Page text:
For many years now, charities have been encouraged to act more like for-profit companies, with a focus on measuring their outcomes and the impact of their programs. The logical next step is to reward those that succeed with performance bonuses. At the same time, the IRS and other charity regulators have some pretty clear guidelines on what type of compensation is permitted for charity executives. The basic principles follow:
- Charities are not allowed to pay excessive compensation to nonprofit executives, and
- Charities cannot set up compensation arrangements that lead to “private inurement” (where revenues or donations flow directly to an organization “insider”).
There are many practical challenges and obstacles to the idea of tying executive bonuses to achieving the organization mission. For example, organizations should consider what exactly needs to be measured to define success, the short-term outcomes versus long-term impacts, the cost and difficulty of tracking and measurement, etc., all of which have been discussed for years. For the moment, let us assume that an organization has decided that a bonus program is needed to improve executive performance. The process should include the basic steps that are listed below.
First, any incentives should be tied to mission-related metrics. What is measured can include financial and fundraising goals, but this is tricky. Organizations should include some measures that are preconditions for success rather than measures of success already achieved.
- The IRS will want to know that there is a “real and discernable business purpose” for implementing the bonus plan. Does it promote the organization’s charitable purposes (for example, improving services or motivating cost containment)?
- The plan must not be simply a way to distribute profits to principals of the organization.
Second, a bonus plan must be established and implemented only with an independent board of directors. A committee of the board, such as personnel or compensation, also would be acceptable if comprised of independent board members.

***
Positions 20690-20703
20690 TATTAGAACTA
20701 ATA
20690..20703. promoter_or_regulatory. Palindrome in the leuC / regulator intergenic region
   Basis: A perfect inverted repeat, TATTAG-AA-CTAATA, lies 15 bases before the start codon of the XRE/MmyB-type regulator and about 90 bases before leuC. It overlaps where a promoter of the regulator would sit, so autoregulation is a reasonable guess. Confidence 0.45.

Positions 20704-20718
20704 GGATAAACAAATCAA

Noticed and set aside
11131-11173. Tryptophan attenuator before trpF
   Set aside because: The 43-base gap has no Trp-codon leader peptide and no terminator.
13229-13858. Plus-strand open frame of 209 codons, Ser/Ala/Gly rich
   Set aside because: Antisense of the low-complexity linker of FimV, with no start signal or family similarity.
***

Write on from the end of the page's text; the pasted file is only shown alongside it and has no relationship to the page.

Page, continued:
- Board members are not “independent” if they, or individuals or businesses with which they are affiliated, receive compensation from or transact business with the organization.
- There must be an arm’s length relationship between the organization and the employees benefiting from the plan. Board members receiving compensation from or transacting business with the organization cannot discuss and vote on matters relating to that compensation and those transactions.
Third, there must be safeguards to ensure that charitable services will not be reduced if goals are met and bonuses need to be paid.
- The organization must be on track to provide all the program services it has committed to in its annual program budgets and plans before paying out bonuses.
- Managers should not set aside program funds for the bonus pool.
Fourth, total compensation – including amounts paid under the bonus plan, plus all other forms of compensation – must be reasonable.
- The IRS wants to see compensation in line with the compensation that would ordinarily be paid for similar services by a similar enterprise under similar circumstances.
- The board should retain the discretion to cancel or reduce the bonus plan at any time if doing so is in the organization’s best interests.
- In general, compensation based on incentives, including bonuses, is often scrutinized by the IRS to ensure that no prohibited private benefit results.
Careful research on what similar organizations pay is needed to ensure that compensation is in line – check out ERI’s Nonprofit Comparables Assessor to find salaries of executives in comparable organizations. Then, organizations need to review the impact on total compensation if the executive meets the goals and is paid the whole amount available. This review ensures that the earned bonus will not change a “reasonable” salary package into one deemed “unreasonable.”
The other caution is that the organization needs to have a source of funds to pay the bonuses without a negative impact on programs and services. What looks like a good management program in theory could even have a negative impact on executive morale if earned bonuses cannot be paid. A cap on the size of the bonus plan will help ensure that total compensation is reasonable and will help in budgeting for payments under the plan.
Yes, charities can set up incentive plans and pay executive bonuses, but the IRS requirements and the nonprofit budget constraints must be carefully considered.